Carved in stone above the courtyard entry to our Congregation’s founding educational institution are the words (in Latin on one side and English on the other): to give truth is the greatest charity. For the six years I taught at that school, it was not lost on me that this is a radical and controversial statement in our world today. When we think of charity, we think of acts done to serve the poor, such as the corporal works of mercy. If we think of charity in speech, many associate this with attitudes and words of non-confrontational tolerance. But I dare to say that few people spontaneously think of truth and charity as necessarily linked. Yet this is central to the message and the very Person of Jesus Christ, who not only taught that God is love (1 Jn 4:8), but that he, as God incarnate, is the way, the truth, and the life (Jn 14:6).
We might ask why truth has fallen into disrepute. It goes beyond the scope and limits of this article to explore in depth the effects of the Enlightenment that have led some to doubt whether there even is truth, especially concerning knowable universal ethical goods. Because this article aims to address the pastoral approach to the truth, it seems worth our time to explore a few reasons at the applied level that people perceive a divorce between truth and charity.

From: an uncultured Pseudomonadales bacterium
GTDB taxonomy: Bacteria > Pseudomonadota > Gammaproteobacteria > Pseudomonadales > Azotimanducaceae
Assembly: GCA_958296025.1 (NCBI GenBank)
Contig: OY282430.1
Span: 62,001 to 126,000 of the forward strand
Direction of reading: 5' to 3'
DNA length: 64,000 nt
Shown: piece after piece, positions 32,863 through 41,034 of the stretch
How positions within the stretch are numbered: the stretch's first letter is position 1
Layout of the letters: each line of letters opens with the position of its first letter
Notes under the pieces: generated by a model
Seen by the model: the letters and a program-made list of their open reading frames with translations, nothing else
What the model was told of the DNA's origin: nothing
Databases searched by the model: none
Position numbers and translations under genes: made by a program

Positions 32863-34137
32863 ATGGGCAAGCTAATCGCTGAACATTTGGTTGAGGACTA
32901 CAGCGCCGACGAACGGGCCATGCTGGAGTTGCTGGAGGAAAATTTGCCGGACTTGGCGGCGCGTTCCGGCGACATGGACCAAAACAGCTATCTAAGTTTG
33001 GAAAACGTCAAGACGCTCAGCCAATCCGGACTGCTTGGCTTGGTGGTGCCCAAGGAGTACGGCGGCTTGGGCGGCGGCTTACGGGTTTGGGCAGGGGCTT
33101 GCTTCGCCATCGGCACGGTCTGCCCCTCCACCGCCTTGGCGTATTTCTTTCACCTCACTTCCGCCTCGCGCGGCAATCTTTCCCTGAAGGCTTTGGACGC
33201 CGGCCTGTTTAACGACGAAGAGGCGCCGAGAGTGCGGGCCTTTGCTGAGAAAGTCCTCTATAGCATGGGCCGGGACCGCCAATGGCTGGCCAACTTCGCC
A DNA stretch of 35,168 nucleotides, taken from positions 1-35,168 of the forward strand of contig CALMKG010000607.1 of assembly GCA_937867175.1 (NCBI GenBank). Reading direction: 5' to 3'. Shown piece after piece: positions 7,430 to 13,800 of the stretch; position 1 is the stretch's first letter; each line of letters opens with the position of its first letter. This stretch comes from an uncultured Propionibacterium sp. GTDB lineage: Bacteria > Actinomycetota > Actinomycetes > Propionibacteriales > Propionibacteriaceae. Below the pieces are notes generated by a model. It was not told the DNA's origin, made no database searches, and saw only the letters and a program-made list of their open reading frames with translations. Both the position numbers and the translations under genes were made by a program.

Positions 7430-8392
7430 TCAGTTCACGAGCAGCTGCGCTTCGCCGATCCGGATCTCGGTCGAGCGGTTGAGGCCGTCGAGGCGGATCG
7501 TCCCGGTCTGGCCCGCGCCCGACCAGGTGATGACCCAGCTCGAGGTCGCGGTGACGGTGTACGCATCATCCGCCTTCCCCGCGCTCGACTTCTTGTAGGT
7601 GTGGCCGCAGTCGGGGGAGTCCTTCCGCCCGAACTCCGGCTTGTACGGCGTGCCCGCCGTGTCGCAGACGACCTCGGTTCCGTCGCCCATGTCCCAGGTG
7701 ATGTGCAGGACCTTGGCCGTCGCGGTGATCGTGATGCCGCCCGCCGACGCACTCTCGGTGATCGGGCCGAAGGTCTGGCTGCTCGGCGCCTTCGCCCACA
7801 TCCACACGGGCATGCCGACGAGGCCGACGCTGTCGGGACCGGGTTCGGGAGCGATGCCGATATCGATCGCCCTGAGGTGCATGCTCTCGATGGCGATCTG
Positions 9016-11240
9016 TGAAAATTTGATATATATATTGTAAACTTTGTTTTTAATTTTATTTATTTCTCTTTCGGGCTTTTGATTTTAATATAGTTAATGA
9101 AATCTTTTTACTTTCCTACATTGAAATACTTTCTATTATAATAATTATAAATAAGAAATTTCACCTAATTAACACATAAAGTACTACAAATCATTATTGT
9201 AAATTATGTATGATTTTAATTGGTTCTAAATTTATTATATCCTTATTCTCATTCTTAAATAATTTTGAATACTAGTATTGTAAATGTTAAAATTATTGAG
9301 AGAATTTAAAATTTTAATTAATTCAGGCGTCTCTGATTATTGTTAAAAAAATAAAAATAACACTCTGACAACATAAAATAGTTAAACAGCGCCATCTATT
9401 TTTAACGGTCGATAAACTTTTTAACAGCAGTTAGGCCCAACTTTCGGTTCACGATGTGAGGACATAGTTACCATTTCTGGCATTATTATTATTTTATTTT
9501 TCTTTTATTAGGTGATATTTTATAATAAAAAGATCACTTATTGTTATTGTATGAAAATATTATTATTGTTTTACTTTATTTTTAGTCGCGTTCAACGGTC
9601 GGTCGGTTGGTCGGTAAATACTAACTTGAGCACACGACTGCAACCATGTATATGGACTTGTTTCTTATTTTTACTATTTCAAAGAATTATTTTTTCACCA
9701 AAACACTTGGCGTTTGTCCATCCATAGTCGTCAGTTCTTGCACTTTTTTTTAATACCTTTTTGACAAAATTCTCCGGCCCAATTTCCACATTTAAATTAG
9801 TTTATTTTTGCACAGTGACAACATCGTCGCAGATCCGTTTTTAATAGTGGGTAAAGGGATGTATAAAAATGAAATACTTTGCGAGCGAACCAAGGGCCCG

Challenges to Wedding Truth and Charity
Why is giving truth one of (if not the) highest forms of charity? Jesus said, “You shall know the truth and the truth shall set you free” (Jn 8:32). Few would argue against the fact that today we all want to be free, but because freedom has often been interpreted as the license to choose among all possible alternatives, regardless of the impact on the person and on others, freedom itself needs to be revisited in the light of truth.
Theologically we can say that the gift of freedom is given to us by our Creator who made us in his own image, capable of knowing the truth of what is good and therefore of choosing what is good, ultimately choosing to love. According to the great Thomist Servais Pinckaers, the voluntarist overemphasis on the will resulted in a concept of “freedom of indifference” that is merely the ability to choose between two contraries proceeding from the will alone. From this perspective, each choice is independent, with no unifying end in view. Law is not only external to our freedom, but it also limits our freedom through obligation imposed from outside.